Fire Service Pension Scandal

There has been a considerable correspondence around the issue of CFRS re-engaging its own leadership team after retirement. The Public Accounts Committee have been asked several questions about scrutiny of this at Question 24 at their last meeting on the 26th November 2015.

None of this though referred to the additional re-engagement of the DCFO in a similar fashion to the concerns raised in Question 24 about two earlier engagements

There are also questions being raised about scrutiny in other areas at CFRS 




27-2-15 More from the Cambridge Evening News

Cambridgeshire Fire & Rescue chief Chris Strickland nets pension payout before walking back into £128,000-a-year job

By Cambridge News  |  Posted: February 27, 2015

  • Another Cambridgeshire fire boss has pocketed a big pension payout before going back to work in the same job, following the path others have taken in recent years.

Deputy chief fire officer Chris Strickland is the latest bigwig to secure the deal – just as rank-and-file firefighters fight to protect their pensions.

All three of Cambridgeshire Fire and Rescue Service’s senior fire officers – who earned a combined £500,000 last year, including pension contributions – have now retired and been re-engaged by the force within the past five years.

Its director of resources was also paid more than £150,000 last year including pensions. 

Fire Authority chairman Sir Peter Brown said the deals allowed the service to retain knowledge and skills, while saving money on pensions contributions.

But Cambridge City Council’s Cllr Dave Baigent asked: “How does the Cambridgeshire fire authority, which has already been subject to scrutiny by the fire minister over its re-engagement policies, re-engage another principal manager and continue to support a principal management team of four?

“And how does Cambridgeshire, one of the smallest services in the country, continue to pay these officers such a high rate of pay?

“Instead of looking after themselves, principal managers should be looking to improve community fire safety – but they have chosen instead to support the re-employment of their cronies.”

Cambridge firefighters joined thousands at a demo in London on Wednesday to protest at the long-running saga over firefighters’ pensions.

Cambridgeshire Fire Brigades Union rep Matthews said he was “utterly appalled” at new fire minister Penny Mordaunt after she told MPs that if a firefighter loses fitness through no fault of their own they should get another role or a full, unreduced pension.

The union said fire authorities across the country had failed to back up the minister’s “guarantee”.

“Firefighters are utterly appalled that a Government minister in a position of trust can knowingly mislead a Parliamentary vote with no repercussions, and with our Prime Minister doing nothing about it,” said Mr Matthews.

A spokeswoman for Cambridgeshire Fire & Rescue Service said the dispute between Government and the FBU was “irrelevant” to local pension entitlements.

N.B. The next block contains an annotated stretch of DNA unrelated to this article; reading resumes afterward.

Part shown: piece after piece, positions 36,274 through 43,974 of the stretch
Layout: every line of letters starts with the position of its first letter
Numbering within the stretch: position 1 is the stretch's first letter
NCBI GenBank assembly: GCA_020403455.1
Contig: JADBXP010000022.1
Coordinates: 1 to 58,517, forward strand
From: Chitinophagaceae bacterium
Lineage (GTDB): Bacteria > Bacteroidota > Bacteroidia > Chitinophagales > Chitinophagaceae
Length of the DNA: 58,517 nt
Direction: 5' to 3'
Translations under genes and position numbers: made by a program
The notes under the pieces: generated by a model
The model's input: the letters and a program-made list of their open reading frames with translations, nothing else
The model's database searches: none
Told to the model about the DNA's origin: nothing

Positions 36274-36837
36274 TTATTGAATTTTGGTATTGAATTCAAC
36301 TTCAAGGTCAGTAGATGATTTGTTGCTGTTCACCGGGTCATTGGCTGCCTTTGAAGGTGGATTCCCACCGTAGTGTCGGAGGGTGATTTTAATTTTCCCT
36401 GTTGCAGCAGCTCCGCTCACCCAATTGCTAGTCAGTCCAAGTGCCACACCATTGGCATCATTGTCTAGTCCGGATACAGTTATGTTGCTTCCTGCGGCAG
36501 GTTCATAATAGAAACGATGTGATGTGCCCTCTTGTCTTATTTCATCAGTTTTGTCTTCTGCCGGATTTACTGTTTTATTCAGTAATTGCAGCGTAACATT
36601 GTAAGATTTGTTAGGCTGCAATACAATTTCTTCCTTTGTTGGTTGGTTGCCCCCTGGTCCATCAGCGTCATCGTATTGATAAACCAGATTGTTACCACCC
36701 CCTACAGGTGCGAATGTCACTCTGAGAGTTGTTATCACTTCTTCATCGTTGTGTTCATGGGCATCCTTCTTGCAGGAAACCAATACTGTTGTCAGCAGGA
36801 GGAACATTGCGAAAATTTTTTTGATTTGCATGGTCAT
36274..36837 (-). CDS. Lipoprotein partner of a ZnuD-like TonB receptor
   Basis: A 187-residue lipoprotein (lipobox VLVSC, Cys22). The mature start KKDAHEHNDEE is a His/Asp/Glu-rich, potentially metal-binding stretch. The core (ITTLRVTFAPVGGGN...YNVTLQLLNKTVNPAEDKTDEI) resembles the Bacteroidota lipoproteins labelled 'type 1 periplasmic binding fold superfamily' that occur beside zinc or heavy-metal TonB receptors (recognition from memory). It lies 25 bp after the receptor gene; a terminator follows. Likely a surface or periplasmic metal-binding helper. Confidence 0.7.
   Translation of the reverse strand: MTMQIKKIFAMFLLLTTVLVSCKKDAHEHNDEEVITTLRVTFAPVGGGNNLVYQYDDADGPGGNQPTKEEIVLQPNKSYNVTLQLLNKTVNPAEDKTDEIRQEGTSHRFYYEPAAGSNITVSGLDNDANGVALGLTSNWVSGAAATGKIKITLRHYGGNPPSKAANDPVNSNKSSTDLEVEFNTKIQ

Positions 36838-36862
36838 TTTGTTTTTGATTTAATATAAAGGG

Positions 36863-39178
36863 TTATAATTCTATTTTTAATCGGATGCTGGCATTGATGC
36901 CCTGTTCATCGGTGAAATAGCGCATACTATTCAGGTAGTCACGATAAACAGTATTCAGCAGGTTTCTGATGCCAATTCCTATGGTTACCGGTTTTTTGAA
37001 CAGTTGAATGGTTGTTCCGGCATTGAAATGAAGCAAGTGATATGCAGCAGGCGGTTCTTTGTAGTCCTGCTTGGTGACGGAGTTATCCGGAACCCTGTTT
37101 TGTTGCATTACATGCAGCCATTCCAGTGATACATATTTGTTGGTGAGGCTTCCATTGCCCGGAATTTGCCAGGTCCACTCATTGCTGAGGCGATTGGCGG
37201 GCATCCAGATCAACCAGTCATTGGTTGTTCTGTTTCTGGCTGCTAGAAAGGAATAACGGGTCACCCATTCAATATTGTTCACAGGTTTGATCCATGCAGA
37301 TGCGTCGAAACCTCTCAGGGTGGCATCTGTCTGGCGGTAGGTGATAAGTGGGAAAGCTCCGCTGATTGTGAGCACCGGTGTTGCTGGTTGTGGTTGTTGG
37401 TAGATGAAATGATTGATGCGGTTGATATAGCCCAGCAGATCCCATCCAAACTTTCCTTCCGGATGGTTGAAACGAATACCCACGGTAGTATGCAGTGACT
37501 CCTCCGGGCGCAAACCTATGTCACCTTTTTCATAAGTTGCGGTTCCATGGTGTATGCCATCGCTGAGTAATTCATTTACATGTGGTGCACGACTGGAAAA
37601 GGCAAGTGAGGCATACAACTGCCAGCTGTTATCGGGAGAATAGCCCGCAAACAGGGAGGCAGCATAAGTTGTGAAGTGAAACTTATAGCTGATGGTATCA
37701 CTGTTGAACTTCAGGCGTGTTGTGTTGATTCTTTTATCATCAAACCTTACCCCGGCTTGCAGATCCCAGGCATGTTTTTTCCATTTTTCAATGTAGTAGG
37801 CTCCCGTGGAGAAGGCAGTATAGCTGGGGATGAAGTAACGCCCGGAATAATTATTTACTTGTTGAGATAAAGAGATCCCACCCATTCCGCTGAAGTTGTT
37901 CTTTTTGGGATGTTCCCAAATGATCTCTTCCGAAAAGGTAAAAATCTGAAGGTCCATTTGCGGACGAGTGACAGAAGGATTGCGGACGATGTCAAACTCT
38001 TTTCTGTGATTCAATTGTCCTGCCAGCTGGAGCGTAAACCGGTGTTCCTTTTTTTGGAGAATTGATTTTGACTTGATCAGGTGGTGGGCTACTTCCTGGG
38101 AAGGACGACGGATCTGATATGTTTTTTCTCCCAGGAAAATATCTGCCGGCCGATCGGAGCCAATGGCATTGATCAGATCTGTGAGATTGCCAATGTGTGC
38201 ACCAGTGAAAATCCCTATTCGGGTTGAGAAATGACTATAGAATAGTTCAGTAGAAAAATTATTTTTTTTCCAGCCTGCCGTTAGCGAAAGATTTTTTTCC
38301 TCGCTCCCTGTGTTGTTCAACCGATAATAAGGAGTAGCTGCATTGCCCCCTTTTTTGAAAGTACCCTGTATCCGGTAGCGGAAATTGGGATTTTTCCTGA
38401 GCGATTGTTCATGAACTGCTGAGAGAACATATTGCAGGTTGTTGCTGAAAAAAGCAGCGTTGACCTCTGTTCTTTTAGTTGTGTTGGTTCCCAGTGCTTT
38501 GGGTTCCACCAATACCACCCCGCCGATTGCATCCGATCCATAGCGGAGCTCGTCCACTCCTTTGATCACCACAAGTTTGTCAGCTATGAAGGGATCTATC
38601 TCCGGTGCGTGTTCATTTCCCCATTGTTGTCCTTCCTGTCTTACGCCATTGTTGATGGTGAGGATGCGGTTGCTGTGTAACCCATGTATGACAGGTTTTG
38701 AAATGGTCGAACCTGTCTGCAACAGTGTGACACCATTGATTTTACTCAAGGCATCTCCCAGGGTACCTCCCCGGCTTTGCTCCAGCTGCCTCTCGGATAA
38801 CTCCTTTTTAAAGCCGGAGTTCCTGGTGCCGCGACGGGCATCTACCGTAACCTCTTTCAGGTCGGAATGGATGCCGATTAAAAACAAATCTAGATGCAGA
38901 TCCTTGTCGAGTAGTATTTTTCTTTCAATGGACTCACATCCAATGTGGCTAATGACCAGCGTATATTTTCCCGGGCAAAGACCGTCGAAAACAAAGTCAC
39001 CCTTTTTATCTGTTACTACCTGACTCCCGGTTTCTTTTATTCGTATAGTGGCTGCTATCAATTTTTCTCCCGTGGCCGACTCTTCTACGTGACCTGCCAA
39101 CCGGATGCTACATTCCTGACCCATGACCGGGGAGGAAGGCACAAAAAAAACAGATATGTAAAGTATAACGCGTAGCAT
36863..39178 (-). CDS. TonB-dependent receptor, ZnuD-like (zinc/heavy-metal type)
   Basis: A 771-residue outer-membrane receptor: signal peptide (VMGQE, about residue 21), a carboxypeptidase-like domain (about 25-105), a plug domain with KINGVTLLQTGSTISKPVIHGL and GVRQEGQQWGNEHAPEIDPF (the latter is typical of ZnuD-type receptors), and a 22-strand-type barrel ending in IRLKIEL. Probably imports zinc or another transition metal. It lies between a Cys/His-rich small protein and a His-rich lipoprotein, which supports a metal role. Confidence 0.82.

Sir Peter said: “There are many benefits of re-engagement. The authority saves money on pension contributions, and we retain knowledge and skills. 

"With the re-engagement of the deputy chief fire officer we can retain a senior management team that is performing well, continually improving the service it provides, investing in the frontline whilst still making in excess of £4million budget cuts, and delivering one of the best, yet cheapest fire and rescue services.”

The service has had to make some £4.3 million of savings over the past two years.

One area commander, three station commanders and two firefighters have also been re-engaged in the past five years.

Mr Strickland’s re-engagement was unanimously approved in a private part of a fire authority meeting in October.

The fire authority approved the service’s current command structure in 2012.

Read more: 
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In October 2013 the Cambridge Evening News highlighted correspondence between the fire minister and Cambridge Fire and Rescue Service about the re-employment package of the Chief Fire Officer Graham Stagg who at the time was rumoured to be paid in excess of £200k

At the time I said:

“It is bad enough that the fire authority agreed a deal in summer 2012 to safeguard the pay and pension of its most senior officers at a time when firefighters were facing cuts to theirs, but to find out that it did so behind closed doors and seemingly against all its own policies is beyond belief."

I have now discovered from the minutes agreed at a recent fire authority meeting that a similar agreement has been put in place for the Deputy Chief Fire Officer and that this agreement was discussed in a closed session during the fire authority meeting held on the 8th October 2014.

This means that the three principal fire officers in Cambridge have now been involved in deals that feather their nests and secure their pensions, whilst at the same time they are not supporting their firefighters who are fighting to secure their pensions. 

This again raises a questions as to why CFRS need three principal officers at a cost of around £1/2 million and why the fire authority have agreed re-engagements instead of reducing the number to two by allowing one of them to retire at the normal time. 

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